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Originally published February 16, 2013 at 2:31 PM | Page modified February 17, 2013 at 1:30 PM

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No central agency oversees, inspects cruise ships

No single entity or country oversees or regulates the cruise-line industry and its ships, which can resemble minicities floating at sea.

The Associated Press

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MIAMI — A Byzantine maze of maritime rules and regulations, fragmented oversight and a patchwork quilt of nations that do business with cruise lines make it tough for consumers to assess the health and safety record of the ship they’re about to board in what for many is the vacation of a lifetime.

Want to know about a ship’s track record for cleanliness? Want to assess how sanitary the food is? It’s not that easy to find, in part because there’s no single entity or country that oversees or regulates the industry and its ships, which resemble minicities floating at sea.

In the case of Carnival Cruise Lines, the owner of the Carnival Triumph that spent days in the Gulf of Mexico disabled after an engine fire, the company is incorporated in Panama, its offices are based in Miami and its ships fly under the Bahamian flag, a matrix that is not unusual in the cruise-line industry.

For potential passengers seeking ship information, there’s no central database to determine a track record of safety or health inspections. No one agency regulates everything from the cruise line’s mechanical worthiness to the sanitation of its kitchens.

The U.S. Coast Guard inspects each cruise ship that docks in the U.S. every year for a range of issues, from operation of backup generators to the lifeboats. The Centers for Disease Control and Prevention (CDC) maintains a database of recent disease outbreaks and other health-inspection information for cruise ships. Had Triumph vacationers looked up information about the cruise ship through those two agencies before boarding, they would have found mostly clean marks and few red flags.

When something goes wrong, as it did on Triumph, there are limits to how much the Coast Guard can investigate.

These are not new issues; they had been raised by members of Congress before the Triumph incident. “This horrible situation involving the Carnival Triumph is just the latest example in a long string of serious and troubling incidents involving cruise ships,” said Sen. Jay Rockefeller, D-W.Va., who led a committee hearing on cruise safety last year.

After the Costa Concordia ran aground last year off the coast of Giglio, Italy, Rockefeller held a Commerce Committee hearing to examine deficiencies in the cruise-line industry’s compliance with federal safety, security and environmental standards and review industry regulations.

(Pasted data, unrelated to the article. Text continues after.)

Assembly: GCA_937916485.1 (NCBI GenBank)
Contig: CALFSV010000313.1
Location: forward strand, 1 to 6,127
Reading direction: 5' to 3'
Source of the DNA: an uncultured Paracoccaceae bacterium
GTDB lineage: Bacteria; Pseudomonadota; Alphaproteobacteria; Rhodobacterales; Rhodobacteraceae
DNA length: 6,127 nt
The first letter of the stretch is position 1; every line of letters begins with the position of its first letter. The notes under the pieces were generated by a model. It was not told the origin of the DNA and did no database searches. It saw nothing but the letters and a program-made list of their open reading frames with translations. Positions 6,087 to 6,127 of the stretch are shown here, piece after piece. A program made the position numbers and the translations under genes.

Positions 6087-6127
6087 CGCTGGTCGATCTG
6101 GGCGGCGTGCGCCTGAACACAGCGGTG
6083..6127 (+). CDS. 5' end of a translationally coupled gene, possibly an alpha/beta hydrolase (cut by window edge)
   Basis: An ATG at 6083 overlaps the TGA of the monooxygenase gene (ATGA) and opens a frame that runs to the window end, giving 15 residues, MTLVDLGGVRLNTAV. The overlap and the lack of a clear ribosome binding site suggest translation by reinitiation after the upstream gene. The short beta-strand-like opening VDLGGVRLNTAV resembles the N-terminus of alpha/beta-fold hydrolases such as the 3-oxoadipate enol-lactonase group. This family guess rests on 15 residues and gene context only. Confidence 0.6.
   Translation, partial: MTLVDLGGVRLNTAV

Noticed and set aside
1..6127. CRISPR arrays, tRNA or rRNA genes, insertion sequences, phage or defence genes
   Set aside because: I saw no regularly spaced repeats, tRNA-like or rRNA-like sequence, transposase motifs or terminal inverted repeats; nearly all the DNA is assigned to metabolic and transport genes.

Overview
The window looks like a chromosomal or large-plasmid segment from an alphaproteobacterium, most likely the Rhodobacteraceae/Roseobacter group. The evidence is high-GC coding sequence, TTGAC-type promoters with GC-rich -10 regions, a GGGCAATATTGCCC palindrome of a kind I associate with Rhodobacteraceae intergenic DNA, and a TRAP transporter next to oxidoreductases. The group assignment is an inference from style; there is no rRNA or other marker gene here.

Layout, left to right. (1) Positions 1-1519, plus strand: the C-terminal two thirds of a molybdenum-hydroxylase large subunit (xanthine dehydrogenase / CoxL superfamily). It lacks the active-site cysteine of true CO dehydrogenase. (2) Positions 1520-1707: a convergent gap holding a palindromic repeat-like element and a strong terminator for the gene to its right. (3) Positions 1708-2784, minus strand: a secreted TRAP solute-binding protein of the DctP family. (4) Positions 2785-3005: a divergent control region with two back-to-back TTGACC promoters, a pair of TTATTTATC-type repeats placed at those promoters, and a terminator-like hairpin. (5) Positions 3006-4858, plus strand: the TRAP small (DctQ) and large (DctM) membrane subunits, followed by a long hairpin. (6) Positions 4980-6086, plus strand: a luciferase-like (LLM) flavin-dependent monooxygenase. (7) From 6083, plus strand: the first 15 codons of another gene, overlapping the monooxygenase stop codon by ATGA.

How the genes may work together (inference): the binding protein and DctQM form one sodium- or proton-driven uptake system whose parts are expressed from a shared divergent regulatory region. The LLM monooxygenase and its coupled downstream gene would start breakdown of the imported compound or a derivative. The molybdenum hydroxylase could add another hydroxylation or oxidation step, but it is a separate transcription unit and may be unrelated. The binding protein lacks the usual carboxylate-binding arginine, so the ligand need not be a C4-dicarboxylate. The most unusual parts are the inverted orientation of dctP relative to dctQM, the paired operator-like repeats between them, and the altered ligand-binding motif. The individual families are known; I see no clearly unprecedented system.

“As I remarked then, they seem to have two lives: One is at port, where the Coast Guard can monitor their operations; the other is at sea where, it appears once they are beyond three nautical miles from shore, the world is theirs,” Rockefeller said in letter he wrote last week to Adm. Robert Papp Jr., the commandant of the Coast Guard.

The Triumph left Galveston, Texas, on Feb. 7 for a four-day cruise to Cozumel, Mexico. An engine-room fire paralyzed the ship last Sunday, leaving it adrift in the Gulf of Mexico. Passengers described nightmarish conditions on board: overflowing toilets, long lines for a short supply of food, foul odors, and tent cities where vacationers slept on deck. Tugboats slowly towed the 14-story vessel to Mobile, Ala. It arrived there late Thursday.

The U.S. Coast Guard and the National Transportation Safety Board will lend their expertise to the investigation, but in a support role. The probe will be led by the Bahamas Maritime Authority. The arrangement is commonplace and it puts U.S. agencies and investigators in a secondary position, even though the Triumph and other Carnival ships sail out of U.S. ports with primarily U.S. customers.

Inquiries to Carnival about inspections and foreign flags were met by a response from the Cruise Lines International Association, which represents all of the major cruise lines. Bud Darr, the group’s senior vice president for technical and regulatory affairs, said the industry is “very heavily regulated,” from the way ships are designed to how crews train for emergencies. He said standards are set by the United Nations’ International Maritime Organization (IMO).

But Jim Walker, a Miami maritime attorney and author of the www.cruiselawnews.com blog, said, “the IMO guidelines are not law, and there is no consequence if the cruise lines ignore the guidelines and recommendations. Customers have no way of knowing whether they are well maintained safely. There is no federal oversight with real teeth.”

In 2010, the IMO adopted rules that require any large cruise ship built after July 1 of that year to have a separate, redundant system able to maintain the ship’s propulsion, steering and so forth in case one engine is disabled by fire. The rules also mandate that ships be capable of maintaining basic services such as sanitation, water, food and lights in such circumstances.

The Triumph was built in 1999 and isn’t covered by the rules, as is the case for most ships among major cruise lines.

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